Macbeth; Don Juan; Tod und Verklärung; Festmarsch
Staatskapelle Weimar/Kirill Karabits
Audite 97.755 70:35 mins
In theory, it was a good idea to show the current shape of Weimar’s former Court, now State Orchestra, a fertile training ground for the young Richard Strauss as conductor and composer, in scores premiered either in its home town or neighbouring Eisenach (the exception is the Festmarsch from the same time, dubiously born in his home city of Munich). The problem is bothering with what is chronologically the first of the tone-poem sequence, Macbeth – brass-heavy (albeit with the introduction of a bass trumpet), incoherent and very tangential to its subject-matter. The sophistication of the Weimar players under Kirill Karabits tones down the worst excesses, and textures are admirably clear, in fine sound, throughout the recording. But does it deserve yet another recording? I’d say not.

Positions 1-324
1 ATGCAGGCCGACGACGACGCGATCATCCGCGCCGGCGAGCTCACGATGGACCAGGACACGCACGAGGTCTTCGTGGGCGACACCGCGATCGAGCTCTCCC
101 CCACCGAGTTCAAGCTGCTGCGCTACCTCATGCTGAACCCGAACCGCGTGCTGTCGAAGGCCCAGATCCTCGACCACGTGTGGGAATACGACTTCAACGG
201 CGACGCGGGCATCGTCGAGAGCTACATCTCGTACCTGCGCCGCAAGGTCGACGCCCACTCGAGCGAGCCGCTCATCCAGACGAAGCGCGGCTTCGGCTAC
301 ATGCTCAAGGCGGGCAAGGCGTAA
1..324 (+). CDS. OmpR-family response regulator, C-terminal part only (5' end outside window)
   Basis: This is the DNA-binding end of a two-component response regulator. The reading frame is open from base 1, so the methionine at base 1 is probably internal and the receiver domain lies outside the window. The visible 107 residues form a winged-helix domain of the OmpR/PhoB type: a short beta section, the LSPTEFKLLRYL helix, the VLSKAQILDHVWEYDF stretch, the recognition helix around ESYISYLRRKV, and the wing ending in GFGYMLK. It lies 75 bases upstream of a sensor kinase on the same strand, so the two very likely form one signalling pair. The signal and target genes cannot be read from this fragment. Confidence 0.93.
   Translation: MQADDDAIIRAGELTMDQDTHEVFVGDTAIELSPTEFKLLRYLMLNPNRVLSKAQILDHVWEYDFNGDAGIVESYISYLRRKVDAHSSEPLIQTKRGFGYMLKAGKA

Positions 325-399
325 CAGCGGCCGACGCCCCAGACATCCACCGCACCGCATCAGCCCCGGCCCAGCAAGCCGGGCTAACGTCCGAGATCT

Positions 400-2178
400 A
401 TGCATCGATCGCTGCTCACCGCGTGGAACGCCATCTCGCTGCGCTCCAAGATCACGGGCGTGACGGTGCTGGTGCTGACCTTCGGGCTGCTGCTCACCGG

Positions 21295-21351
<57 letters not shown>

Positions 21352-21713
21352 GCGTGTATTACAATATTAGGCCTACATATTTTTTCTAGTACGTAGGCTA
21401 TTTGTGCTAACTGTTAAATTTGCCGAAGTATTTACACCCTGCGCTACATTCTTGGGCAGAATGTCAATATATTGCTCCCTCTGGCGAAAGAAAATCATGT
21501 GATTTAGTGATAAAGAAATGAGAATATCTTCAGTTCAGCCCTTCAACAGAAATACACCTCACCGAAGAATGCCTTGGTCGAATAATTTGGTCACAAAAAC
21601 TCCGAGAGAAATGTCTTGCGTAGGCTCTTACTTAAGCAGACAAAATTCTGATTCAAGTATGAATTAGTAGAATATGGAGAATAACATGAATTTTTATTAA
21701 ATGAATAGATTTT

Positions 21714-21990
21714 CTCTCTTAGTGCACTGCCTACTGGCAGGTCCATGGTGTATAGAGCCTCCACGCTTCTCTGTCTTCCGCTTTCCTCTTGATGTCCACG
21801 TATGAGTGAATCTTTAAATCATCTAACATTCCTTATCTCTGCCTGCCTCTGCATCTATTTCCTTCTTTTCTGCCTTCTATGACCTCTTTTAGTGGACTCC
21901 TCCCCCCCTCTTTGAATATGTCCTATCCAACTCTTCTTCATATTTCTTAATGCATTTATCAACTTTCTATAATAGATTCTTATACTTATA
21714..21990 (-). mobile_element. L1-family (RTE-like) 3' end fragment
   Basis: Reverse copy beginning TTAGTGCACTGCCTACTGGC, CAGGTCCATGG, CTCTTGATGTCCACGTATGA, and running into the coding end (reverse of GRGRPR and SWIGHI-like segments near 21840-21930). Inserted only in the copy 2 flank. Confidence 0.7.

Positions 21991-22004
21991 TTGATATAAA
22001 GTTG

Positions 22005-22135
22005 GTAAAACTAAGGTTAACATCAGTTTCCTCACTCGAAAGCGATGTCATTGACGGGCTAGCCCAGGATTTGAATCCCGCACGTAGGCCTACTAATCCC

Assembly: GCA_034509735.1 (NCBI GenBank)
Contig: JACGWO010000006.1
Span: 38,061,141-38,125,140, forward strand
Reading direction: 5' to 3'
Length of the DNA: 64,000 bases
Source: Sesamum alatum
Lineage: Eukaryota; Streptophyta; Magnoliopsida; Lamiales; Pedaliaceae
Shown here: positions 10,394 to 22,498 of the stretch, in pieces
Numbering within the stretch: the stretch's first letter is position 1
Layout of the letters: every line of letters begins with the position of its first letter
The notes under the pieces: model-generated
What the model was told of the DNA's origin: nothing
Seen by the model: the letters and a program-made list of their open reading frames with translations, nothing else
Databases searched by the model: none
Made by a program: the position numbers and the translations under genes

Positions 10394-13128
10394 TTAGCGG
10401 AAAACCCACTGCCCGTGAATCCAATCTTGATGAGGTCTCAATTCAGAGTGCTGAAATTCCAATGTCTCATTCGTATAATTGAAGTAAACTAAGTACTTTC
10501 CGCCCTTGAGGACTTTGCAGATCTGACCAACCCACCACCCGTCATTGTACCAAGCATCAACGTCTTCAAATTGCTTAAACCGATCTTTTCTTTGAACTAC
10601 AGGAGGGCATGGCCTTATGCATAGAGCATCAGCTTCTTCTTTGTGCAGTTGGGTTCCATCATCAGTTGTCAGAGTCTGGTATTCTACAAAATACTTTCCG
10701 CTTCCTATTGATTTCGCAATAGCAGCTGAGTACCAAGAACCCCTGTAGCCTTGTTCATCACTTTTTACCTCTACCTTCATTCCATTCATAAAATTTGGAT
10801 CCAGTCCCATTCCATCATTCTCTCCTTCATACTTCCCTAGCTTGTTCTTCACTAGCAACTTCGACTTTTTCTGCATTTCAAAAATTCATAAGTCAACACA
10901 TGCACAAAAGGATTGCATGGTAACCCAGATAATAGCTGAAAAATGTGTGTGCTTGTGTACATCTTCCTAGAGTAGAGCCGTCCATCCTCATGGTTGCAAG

The Festmarsch is similarly banal, a good deal shorter and more of a rarity – very odd to hear its C major coming out of what here is quite a spiritual transfiguration in Tod und Verklärung. Karabits and his orchestra take a long time to flame, namely through three-quarters of a far from fiery Don Juan, where the crucial oboe solo is outshone by the clarinet towards the end of that exquisite love-scene. But when the sparks fly, which they do, fully, for the first time in the sick-bed agonies of the dying man, there’s one performance here to set up there with the best. The memories of youth are beautifully gauzy, too. Otherwise not in the same league as the Staatskapelle Weimar’s other Strauss recordings with Antoni Wit.